The "Compact" series of monoblock tube amplifiers from VTL, available with 50, 65, and 100W output ratings, differs from the De Luxe models, such as the 300W Mono reviewed by J. Gordon Holt last month, in that they have somewhat smaller power supplies and lack the more expensive models' regulated B+ supply for the input tubes. Otherwise the circuitry is very similar. The input signal is taken to the grids of both halves of a Sylvania 12AT7 twin triode running in class-A, the output being taken from the two plates connected together. Though the voltage gain remains unchanged with this arrangement, the transconductance doubles (doubling the change in plate current for the same grid voltage change), lowering the noise level and halving the tube's output impedance. The amplified signal is then fed via a series capacitor to another 12AT7 (this the equivalent 6201 tube in my samples), the two halves of which operate as a long-tailedpair phase-splitter; ie, this stage outputs identical in-phase and antiphase signals from the two plates. These are taken, again via coupling capacitors, to the output stage, which consists of four EL34s, two "pushing" and two "pulling" the primary of the output transformer.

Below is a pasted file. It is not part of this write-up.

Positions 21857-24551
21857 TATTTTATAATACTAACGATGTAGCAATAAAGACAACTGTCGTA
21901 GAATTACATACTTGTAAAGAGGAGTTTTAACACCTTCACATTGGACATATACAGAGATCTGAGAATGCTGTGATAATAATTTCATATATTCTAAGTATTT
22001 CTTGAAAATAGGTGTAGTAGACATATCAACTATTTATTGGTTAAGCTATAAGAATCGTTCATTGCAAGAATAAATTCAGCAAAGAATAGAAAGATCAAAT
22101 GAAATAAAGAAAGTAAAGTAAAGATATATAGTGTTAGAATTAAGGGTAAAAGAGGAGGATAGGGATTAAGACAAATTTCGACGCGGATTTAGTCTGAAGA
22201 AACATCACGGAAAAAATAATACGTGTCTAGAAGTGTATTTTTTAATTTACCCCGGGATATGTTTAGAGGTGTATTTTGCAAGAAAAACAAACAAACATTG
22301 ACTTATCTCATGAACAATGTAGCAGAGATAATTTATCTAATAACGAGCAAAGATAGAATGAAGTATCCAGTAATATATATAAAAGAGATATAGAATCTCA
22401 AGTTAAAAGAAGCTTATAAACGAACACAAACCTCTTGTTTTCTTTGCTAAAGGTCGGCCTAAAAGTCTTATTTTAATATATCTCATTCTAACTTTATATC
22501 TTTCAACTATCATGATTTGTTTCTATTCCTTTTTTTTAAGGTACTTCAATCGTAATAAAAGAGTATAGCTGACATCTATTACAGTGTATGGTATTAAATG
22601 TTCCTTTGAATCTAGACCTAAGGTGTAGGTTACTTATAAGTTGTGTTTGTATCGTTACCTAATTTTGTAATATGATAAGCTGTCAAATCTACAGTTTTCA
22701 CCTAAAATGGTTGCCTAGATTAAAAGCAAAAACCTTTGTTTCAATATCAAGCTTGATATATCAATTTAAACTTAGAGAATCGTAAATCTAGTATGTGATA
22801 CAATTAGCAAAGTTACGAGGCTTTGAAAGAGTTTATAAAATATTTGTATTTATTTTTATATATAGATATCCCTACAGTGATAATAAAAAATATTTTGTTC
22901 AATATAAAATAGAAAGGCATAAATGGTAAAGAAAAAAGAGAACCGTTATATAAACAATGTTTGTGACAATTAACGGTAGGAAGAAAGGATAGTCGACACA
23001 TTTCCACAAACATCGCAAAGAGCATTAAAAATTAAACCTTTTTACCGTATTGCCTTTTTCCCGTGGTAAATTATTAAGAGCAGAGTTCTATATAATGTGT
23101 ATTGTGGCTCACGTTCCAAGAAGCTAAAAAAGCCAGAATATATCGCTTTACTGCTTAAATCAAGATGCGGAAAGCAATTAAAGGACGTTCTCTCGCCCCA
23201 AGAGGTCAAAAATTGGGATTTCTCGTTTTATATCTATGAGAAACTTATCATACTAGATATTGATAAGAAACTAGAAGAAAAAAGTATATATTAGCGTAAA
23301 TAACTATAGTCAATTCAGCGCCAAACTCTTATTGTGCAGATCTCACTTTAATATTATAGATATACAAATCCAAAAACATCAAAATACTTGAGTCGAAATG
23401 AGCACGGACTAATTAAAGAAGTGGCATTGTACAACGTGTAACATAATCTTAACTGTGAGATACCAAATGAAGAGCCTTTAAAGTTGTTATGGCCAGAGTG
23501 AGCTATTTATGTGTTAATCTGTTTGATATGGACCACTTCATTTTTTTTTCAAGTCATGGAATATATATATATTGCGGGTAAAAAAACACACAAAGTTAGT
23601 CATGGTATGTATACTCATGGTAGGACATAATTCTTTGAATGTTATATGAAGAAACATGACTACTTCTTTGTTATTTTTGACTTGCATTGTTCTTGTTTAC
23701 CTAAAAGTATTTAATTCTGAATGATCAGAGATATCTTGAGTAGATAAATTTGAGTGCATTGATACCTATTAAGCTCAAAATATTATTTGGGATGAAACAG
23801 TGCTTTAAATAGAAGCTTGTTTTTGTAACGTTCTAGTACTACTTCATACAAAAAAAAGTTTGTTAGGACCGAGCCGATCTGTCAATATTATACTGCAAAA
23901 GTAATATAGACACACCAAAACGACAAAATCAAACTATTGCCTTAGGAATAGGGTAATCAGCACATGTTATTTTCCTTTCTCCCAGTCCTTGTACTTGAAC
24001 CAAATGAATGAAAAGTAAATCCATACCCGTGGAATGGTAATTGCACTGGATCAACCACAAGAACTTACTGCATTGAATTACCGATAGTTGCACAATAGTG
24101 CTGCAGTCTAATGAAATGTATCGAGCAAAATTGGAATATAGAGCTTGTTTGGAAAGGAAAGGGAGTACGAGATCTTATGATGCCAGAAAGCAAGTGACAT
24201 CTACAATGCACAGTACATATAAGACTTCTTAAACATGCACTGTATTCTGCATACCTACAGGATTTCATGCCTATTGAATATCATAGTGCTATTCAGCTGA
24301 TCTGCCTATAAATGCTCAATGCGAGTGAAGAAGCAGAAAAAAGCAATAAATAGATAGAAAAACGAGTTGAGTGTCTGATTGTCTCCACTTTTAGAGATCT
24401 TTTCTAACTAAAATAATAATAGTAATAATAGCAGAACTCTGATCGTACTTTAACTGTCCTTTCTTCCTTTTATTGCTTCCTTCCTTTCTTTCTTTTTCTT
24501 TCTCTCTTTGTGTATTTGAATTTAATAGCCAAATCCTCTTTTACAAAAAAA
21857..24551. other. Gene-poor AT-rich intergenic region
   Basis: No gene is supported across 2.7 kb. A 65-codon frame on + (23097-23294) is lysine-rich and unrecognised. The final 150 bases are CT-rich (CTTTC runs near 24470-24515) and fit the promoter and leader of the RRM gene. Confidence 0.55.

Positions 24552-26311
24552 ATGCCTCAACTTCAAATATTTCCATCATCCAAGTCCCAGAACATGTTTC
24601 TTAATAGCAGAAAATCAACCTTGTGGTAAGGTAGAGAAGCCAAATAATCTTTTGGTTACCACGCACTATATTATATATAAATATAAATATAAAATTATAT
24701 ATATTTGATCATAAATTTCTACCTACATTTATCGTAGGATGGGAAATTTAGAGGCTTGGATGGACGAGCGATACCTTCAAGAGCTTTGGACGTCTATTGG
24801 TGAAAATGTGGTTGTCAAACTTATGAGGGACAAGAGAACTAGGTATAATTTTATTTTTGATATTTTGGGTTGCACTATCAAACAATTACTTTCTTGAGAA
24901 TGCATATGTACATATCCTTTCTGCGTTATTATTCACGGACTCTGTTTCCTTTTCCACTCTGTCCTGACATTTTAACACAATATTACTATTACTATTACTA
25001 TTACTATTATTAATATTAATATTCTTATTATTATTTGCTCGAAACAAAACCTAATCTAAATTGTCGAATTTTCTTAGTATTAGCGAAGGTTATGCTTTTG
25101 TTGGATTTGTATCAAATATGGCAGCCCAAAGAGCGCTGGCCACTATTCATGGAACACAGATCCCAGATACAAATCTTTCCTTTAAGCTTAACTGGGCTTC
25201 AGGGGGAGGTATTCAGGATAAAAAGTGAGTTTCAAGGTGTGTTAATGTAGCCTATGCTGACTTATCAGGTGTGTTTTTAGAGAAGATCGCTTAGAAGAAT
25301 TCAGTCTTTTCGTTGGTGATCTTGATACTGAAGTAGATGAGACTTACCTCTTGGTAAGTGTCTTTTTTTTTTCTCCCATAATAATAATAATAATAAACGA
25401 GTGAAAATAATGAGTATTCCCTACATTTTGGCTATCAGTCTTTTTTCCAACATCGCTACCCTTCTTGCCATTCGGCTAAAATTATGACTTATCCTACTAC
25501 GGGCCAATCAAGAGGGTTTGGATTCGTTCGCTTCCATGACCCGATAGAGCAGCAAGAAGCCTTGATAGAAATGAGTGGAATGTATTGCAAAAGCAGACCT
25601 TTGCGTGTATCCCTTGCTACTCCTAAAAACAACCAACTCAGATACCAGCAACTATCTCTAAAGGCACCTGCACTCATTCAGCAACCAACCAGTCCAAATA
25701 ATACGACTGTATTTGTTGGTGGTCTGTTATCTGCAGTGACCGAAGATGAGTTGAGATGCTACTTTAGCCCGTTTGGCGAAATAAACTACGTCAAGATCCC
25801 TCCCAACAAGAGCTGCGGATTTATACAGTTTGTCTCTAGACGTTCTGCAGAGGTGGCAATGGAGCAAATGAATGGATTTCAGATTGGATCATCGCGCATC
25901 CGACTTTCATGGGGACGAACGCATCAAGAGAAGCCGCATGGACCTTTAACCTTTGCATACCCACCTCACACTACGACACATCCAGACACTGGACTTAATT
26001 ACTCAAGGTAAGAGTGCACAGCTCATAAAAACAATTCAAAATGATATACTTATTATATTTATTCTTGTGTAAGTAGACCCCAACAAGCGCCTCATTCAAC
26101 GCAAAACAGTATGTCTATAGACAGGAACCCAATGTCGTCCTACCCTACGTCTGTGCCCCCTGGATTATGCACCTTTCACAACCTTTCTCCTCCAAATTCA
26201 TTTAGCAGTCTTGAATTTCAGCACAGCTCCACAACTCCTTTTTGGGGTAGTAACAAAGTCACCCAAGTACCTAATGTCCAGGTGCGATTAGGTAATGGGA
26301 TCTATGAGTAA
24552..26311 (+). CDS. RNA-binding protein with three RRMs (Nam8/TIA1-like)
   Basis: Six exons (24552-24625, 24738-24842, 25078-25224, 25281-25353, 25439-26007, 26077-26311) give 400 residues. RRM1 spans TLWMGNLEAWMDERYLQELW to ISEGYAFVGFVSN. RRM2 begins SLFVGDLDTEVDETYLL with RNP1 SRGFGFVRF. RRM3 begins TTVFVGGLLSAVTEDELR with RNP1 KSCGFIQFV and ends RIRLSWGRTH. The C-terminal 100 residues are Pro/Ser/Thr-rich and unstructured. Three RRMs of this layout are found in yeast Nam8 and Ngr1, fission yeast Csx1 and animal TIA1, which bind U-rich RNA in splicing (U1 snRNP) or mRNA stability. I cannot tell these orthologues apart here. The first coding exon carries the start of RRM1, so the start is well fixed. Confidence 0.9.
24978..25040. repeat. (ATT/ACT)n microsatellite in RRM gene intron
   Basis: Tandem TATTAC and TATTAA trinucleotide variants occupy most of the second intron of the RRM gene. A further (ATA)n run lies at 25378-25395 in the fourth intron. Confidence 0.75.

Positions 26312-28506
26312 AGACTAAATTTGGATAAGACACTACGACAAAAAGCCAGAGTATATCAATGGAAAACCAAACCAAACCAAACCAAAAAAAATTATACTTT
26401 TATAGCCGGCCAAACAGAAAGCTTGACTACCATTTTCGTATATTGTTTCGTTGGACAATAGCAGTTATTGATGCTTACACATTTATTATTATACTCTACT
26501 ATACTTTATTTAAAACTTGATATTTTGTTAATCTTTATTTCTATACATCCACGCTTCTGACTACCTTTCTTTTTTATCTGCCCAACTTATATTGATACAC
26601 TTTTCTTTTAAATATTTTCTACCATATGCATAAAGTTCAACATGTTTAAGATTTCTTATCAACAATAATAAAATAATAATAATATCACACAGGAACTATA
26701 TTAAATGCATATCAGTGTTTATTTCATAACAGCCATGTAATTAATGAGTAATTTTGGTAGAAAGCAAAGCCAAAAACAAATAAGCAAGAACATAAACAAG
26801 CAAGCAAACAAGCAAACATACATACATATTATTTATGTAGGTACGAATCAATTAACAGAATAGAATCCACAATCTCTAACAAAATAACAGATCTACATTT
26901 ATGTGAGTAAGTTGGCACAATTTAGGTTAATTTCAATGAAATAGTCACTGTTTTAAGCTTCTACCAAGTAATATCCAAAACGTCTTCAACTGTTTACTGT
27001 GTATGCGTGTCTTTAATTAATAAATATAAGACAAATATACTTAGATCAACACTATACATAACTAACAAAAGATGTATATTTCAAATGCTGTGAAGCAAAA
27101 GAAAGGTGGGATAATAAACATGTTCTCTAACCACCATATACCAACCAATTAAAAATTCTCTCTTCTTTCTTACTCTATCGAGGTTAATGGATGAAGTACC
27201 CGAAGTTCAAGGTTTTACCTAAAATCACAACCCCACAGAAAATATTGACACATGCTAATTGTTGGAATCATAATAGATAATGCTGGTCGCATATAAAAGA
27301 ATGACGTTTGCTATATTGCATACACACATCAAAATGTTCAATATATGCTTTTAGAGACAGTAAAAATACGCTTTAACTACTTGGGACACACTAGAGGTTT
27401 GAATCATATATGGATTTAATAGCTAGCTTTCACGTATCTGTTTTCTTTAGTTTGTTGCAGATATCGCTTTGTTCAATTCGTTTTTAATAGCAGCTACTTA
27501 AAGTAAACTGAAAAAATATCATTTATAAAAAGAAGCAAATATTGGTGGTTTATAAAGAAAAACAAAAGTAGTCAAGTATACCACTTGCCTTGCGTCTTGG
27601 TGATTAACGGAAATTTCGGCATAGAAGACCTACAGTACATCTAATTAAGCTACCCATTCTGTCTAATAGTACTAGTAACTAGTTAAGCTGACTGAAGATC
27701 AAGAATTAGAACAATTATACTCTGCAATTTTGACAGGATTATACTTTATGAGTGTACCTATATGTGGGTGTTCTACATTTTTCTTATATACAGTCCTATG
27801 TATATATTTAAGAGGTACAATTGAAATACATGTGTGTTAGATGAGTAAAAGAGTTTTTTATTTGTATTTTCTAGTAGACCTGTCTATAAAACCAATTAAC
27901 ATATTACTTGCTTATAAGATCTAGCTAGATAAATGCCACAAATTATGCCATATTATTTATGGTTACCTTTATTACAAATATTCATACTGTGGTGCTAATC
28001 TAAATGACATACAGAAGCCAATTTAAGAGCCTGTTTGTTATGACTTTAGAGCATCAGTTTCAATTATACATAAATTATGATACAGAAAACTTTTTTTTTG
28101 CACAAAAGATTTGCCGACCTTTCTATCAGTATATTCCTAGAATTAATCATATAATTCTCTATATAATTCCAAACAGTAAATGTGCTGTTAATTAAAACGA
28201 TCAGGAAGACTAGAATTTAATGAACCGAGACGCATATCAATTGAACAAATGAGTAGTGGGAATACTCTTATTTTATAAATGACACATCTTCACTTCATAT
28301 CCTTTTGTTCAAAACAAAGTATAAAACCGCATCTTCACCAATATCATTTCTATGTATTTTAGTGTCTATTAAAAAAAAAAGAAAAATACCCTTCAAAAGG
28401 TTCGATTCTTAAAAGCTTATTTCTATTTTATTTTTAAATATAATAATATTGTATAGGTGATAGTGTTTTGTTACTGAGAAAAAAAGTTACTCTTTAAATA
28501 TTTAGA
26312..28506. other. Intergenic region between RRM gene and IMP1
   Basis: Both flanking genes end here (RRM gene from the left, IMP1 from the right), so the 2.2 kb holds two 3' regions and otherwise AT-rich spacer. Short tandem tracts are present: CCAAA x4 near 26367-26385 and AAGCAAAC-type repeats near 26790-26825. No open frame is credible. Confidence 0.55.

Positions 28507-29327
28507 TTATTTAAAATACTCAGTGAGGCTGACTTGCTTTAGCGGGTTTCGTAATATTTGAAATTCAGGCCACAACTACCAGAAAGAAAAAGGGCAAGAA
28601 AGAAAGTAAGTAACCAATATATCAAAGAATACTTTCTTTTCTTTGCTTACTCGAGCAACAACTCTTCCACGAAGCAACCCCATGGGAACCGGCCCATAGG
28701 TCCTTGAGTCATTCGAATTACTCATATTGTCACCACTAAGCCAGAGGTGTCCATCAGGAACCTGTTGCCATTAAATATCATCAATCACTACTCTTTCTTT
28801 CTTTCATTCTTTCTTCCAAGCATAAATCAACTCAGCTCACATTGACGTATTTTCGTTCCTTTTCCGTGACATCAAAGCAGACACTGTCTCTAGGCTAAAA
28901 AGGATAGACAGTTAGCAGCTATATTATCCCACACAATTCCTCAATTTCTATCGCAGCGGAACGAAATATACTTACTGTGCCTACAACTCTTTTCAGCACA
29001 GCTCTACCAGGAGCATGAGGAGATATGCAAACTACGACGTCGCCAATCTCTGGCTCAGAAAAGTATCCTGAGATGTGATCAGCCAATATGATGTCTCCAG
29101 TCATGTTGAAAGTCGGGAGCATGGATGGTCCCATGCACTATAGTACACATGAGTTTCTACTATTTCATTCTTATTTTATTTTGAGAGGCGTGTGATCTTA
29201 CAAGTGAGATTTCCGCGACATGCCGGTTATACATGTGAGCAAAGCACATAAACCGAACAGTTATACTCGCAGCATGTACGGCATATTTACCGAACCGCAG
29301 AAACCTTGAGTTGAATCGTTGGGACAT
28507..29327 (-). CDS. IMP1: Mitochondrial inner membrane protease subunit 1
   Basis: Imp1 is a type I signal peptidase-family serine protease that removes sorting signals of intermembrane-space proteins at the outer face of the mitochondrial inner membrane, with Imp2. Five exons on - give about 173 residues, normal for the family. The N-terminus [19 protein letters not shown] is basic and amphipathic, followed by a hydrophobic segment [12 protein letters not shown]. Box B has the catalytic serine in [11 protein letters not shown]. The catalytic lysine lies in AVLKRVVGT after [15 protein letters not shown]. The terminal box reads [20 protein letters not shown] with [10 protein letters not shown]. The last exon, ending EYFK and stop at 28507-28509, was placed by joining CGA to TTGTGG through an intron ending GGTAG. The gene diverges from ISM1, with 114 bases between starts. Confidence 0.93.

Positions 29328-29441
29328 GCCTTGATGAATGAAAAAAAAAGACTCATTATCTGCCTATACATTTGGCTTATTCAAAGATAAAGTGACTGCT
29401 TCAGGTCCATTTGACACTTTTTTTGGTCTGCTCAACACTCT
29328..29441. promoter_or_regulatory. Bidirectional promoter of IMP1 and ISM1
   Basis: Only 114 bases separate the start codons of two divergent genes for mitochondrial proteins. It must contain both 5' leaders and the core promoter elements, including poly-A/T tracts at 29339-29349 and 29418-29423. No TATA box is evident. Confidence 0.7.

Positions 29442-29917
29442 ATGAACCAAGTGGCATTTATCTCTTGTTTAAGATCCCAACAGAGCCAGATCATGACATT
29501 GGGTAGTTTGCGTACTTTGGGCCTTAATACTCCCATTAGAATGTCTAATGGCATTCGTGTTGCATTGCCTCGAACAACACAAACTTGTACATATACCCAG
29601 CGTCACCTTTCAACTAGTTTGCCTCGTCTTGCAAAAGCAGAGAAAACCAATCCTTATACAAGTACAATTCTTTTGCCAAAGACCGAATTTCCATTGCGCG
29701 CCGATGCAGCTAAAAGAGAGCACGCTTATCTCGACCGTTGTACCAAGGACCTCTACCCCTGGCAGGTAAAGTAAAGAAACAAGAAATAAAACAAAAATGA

David Manley echoes my old Vox in opting for "fixed-bias" operation for his output stage, whereby a separate winding on the power transformer is used to derive an independent DC voltage supply to maintain the output tubes' grids at a negative potential with respect to their cathodes. (The alternative is to stand the cathodes on resistors, the so-called "cathode-" or "self-bias.") According to Manley in his book The Vacuum Tube Logic Book (footnote 1), the disadvantages of fixed biasinga slightly increased circuit complexity and a need for a heftier B+ power supplyare more than outweighed by its giving greater power with lower distortion from the same tube lineup, coupled with its bestowal of longer life on those tubes.